Diversification1 involves spreading your investment dollars within and/or among the three main asset categories, which are stocks, bonds, and cash. The reason financial professionals encourage you to think seriously about diversification is because of its potential to help protect the overall value of your portfolio against losses.
Here's how it works: Gains in one area of a diversified portfolio could offset losses elsewhere and may even help increase your overall investment value in spite of those losses. Because the stock market's top-performing investments have often changed from one year to the next, diversification may be a particularly effective way of managing risk over the long term.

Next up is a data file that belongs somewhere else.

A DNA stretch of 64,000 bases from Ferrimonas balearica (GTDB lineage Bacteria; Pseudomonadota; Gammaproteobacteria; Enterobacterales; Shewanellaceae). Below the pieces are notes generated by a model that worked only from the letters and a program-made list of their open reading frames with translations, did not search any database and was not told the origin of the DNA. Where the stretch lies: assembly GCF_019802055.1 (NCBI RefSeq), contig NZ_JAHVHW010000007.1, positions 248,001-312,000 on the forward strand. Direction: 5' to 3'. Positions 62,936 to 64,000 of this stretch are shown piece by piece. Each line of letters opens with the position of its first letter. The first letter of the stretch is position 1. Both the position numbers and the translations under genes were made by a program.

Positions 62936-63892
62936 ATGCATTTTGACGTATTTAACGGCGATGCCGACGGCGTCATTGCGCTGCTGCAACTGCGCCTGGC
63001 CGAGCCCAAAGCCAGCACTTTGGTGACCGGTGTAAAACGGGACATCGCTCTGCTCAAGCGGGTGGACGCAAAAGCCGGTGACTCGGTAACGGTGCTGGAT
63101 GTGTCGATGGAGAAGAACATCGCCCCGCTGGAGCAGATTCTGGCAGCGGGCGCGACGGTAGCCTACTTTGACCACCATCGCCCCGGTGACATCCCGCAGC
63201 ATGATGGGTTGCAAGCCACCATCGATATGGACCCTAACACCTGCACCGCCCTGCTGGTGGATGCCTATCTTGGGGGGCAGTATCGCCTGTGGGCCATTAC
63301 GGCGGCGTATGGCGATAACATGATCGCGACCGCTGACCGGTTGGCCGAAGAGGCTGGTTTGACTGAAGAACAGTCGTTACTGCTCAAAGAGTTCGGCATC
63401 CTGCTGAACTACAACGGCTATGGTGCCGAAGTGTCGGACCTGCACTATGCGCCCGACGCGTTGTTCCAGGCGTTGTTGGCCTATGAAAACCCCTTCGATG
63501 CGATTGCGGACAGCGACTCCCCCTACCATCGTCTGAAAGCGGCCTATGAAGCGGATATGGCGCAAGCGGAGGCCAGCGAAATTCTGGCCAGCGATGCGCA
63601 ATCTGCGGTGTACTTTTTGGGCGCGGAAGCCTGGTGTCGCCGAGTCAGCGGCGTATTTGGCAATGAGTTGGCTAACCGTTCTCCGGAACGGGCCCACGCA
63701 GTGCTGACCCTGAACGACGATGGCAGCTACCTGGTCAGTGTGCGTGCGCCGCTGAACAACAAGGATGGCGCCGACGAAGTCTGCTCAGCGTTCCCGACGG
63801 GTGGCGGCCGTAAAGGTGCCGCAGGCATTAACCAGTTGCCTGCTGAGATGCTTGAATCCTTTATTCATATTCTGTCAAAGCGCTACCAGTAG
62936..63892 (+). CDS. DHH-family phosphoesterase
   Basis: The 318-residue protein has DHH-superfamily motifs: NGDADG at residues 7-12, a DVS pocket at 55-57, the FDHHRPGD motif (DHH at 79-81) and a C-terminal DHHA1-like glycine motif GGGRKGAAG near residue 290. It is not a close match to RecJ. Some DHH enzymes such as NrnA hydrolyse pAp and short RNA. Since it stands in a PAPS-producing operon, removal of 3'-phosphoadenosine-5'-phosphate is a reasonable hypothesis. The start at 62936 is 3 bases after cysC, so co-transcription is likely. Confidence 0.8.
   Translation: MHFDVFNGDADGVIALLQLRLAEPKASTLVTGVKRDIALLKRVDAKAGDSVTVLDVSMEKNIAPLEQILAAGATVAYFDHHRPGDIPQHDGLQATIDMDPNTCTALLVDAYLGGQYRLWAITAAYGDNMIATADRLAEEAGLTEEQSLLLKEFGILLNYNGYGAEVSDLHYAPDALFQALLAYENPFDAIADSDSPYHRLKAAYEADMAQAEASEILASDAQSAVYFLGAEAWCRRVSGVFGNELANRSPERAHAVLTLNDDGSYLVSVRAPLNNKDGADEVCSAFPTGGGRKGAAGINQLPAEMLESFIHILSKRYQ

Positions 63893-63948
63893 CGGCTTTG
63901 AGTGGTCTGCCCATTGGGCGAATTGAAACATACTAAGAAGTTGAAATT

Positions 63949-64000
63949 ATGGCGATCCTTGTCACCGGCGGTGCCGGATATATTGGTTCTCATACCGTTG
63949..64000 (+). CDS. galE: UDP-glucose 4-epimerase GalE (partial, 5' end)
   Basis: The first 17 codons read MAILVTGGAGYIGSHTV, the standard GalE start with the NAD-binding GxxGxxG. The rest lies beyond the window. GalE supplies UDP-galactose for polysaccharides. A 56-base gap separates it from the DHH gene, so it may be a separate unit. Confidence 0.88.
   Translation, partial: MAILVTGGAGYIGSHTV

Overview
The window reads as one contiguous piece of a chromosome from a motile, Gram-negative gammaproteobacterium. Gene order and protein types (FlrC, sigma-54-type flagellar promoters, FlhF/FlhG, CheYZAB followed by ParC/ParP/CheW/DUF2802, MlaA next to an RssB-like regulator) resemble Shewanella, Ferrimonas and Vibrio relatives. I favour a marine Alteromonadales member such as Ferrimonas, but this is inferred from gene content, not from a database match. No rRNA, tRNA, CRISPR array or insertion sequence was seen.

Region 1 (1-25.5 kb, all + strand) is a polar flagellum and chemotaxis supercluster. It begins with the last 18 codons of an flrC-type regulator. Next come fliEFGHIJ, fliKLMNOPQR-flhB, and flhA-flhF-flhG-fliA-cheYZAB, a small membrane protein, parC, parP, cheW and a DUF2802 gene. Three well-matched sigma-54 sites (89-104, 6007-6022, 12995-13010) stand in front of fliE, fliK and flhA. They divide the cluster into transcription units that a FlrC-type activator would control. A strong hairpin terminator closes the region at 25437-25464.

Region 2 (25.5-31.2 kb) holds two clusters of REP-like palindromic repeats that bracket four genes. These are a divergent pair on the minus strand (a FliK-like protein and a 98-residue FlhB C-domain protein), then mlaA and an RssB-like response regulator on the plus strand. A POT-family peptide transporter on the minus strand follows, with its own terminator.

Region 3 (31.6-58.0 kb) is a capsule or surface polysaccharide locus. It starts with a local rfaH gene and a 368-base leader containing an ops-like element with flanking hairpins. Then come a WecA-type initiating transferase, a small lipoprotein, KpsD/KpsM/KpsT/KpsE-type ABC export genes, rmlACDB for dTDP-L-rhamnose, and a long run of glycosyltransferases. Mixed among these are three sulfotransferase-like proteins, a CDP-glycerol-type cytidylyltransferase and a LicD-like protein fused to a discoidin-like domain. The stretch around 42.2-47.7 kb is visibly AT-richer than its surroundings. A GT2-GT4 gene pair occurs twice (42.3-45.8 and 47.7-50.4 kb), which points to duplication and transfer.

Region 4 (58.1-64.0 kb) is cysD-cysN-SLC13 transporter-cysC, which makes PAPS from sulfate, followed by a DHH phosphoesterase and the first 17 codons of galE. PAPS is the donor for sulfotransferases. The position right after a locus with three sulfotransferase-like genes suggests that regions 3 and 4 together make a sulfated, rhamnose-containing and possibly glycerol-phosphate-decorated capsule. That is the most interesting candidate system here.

Simply put, mixing up your portfolio with complementary investments may potentially improve your chances of earning positive returns regardless of short-term market trends and fluctuations in the stock and bond markets.
For many investors, the most convenient and efficient way to diversify is to invest in mutual funds. Mutual funds are professionally managed and typically invest in many different securities at the same time. As a result, you may be able to construct a well-diversified portfolio by investing in just a few mutual funds. Likewise, more sophisticated investors can create a diversified portfolio of stocks, bonds, and cash with the help of a qualified financial professional.
For more detailed information, see our saving and investing goal page.
1Diversification does not assure a profit or protect against a loss.
GE 91145 (01/2016)